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Category Archives: Theravada
Recently I was watching my favorite war movie, The Thin Red Line, which you can see the trailer here (if you’ve never seen the movie before): Although it’s a war movie, the movie is more about humanity and why we … Continue reading
From time to time, when life gets me really flustered or frustrated, or I am just frustrated with myself, I use my special rosary from Kamakura, and recite a full cycle (about 1080 times) of the nembutsu (the Buddha’s name). … Continue reading
Recently, a fellow blogger named Cocomino, posted an interesting article about how people make better decisions in a foreign language. The explanation behind the research is that: Namely, people are less likely to fall into common cognitive traps when tested … Continue reading
Lately, I’ve been having heartburn, stomach pain and vomiting. It started last year on Thanksgiving but wasn’t frequent, until February and March of this year. But the stomach pain and vomiting have become more and more frequent and my wife … Continue reading
This is another post to celebrate the Ohigan holiday. When I flew to Japan recently, I bought a small notebook at the airport gift shop: It was an impulse purchase; I don’t know why I bought it, but it looked … Continue reading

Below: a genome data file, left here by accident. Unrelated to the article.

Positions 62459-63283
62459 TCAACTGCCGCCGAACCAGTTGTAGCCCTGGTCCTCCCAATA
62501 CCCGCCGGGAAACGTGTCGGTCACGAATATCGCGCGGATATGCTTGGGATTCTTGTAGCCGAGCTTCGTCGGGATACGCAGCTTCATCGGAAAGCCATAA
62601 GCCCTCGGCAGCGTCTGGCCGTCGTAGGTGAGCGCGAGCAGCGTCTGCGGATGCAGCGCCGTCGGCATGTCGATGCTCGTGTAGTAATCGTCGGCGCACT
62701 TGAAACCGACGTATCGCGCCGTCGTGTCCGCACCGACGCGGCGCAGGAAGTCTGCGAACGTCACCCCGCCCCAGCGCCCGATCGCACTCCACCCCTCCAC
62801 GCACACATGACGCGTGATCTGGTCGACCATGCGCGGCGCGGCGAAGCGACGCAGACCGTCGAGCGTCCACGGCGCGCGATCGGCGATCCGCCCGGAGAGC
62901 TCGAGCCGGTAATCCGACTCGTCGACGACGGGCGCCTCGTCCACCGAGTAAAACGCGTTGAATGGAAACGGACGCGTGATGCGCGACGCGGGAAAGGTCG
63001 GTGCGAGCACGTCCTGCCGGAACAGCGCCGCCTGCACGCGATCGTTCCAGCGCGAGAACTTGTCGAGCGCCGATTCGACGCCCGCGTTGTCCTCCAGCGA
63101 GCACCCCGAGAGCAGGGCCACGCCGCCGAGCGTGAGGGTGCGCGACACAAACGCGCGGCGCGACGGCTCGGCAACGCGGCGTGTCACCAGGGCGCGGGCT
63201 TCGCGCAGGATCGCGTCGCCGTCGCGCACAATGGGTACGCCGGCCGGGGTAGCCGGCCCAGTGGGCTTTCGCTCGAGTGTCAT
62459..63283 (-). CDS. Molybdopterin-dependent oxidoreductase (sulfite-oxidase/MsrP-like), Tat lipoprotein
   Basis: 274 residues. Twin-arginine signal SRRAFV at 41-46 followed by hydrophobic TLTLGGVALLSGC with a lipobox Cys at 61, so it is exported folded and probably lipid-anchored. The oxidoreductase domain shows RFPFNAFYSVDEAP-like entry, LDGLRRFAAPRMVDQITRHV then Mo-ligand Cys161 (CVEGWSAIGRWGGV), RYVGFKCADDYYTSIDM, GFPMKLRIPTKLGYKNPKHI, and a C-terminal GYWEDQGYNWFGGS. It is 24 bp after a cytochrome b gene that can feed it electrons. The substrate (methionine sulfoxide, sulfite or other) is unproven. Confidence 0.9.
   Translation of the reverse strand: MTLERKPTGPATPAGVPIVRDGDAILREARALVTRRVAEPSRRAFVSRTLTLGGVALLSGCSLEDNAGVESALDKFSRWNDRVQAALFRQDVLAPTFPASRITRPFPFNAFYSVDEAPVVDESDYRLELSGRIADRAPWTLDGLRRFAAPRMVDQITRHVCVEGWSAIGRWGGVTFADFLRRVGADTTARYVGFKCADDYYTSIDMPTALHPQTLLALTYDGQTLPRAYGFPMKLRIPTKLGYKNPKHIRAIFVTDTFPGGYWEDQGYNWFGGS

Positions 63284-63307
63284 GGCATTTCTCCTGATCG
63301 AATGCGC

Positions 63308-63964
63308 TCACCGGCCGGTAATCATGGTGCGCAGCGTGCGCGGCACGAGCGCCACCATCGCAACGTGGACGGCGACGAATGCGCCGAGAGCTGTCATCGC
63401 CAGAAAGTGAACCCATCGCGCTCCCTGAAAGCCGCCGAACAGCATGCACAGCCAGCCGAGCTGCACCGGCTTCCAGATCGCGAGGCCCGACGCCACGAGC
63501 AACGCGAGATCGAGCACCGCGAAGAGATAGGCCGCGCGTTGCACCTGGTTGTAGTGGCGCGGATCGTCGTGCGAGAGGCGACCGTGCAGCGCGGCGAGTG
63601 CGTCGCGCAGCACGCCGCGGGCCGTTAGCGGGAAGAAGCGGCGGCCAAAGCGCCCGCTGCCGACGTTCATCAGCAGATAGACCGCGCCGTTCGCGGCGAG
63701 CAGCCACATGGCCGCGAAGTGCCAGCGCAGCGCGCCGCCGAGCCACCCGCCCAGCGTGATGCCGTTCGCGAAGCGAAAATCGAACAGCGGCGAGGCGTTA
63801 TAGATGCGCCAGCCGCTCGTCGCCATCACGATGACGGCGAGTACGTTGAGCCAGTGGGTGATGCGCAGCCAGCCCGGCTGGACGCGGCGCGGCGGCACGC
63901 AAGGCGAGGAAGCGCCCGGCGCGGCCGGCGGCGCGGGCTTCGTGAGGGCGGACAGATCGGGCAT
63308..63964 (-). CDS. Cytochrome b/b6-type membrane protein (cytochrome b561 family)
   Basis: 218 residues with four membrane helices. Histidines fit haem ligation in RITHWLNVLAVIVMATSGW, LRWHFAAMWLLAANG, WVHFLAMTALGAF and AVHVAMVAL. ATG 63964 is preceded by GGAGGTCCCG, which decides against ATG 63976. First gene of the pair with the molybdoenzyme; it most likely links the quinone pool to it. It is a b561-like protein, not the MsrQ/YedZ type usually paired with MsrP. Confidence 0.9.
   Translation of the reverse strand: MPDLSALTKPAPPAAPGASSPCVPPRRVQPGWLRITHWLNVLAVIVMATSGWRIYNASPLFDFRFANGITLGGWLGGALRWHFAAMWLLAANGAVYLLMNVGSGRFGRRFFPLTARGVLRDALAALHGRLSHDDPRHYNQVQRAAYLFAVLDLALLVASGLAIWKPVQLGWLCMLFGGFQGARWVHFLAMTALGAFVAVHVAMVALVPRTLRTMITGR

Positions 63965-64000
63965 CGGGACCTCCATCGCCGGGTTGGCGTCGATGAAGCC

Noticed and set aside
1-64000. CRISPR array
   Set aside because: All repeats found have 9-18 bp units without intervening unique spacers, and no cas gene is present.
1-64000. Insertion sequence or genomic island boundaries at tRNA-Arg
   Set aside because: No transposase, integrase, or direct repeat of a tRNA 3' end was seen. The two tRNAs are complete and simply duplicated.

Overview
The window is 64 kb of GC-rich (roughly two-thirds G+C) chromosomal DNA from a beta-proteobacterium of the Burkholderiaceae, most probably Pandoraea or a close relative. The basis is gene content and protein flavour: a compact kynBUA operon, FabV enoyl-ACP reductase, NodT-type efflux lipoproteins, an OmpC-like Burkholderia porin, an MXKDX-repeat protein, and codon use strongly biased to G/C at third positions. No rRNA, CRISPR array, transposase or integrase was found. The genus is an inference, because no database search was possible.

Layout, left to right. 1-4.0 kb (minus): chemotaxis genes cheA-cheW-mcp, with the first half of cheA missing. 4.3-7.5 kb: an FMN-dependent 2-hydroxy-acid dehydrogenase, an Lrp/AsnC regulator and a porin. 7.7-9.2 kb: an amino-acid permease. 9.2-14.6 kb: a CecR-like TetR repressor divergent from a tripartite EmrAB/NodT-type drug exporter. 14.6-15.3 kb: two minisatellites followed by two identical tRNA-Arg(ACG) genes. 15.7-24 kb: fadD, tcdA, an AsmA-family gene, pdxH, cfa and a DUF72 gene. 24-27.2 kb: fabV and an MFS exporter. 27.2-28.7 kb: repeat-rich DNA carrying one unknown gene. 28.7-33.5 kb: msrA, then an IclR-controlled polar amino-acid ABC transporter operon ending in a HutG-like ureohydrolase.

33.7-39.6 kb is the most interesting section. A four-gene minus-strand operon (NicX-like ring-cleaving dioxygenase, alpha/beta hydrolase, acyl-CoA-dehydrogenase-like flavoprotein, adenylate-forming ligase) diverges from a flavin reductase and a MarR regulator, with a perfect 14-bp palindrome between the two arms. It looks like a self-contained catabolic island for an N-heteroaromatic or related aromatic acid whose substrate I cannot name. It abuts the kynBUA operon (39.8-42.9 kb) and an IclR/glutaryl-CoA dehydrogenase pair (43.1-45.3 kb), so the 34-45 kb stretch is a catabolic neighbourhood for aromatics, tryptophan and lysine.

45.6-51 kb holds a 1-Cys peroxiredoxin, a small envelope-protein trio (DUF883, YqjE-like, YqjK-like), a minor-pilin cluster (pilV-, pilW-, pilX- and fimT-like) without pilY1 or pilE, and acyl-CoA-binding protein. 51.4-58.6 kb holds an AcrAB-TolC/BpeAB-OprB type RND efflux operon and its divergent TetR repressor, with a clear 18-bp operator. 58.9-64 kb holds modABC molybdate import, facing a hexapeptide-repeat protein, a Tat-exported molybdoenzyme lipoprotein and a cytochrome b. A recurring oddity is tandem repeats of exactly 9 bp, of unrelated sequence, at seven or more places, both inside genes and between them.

Over on my other, smaller blog, I’ve been writing about women poets from the Hyakunin Isshu, and I recently posted a poem by the famous Lady Izumi, or Izumi Shikibu as she’s called in Japanese. She was a very passionate … Continue reading
While reading the Buddha’s famous Metta Sutta, and an interesting article about it, I found this interesting sutra from the Pali Canon. This is the Kakacupama Sutta (MN 21): The Simile of the Saw. In summary, the Buddha is teaching … Continue reading
I remember a story about the famous Thai monk named Ajahn Chah (wearing sunglasses in this photo), from the book Everything Arises, Everything Falls Away. In that story, he holds up a clay cup to the other monks and asks … Continue reading
“Magnificent, Master Gotama! Magnificent! Just as if he were to place upright what was overturned, to reveal what was hidden, to show the way to one who was lost, or were to carry a lamp into the dark so that … Continue reading
Lately, I have been continuing my read of Prof. Reader’s and Prof. Tanabe’s book on practical Japanese religion. I mentioned this book before when talking about “American-Protestant Buddhism“, and in Chapter 2, the book takes up the subject of “orthodox” … Continue reading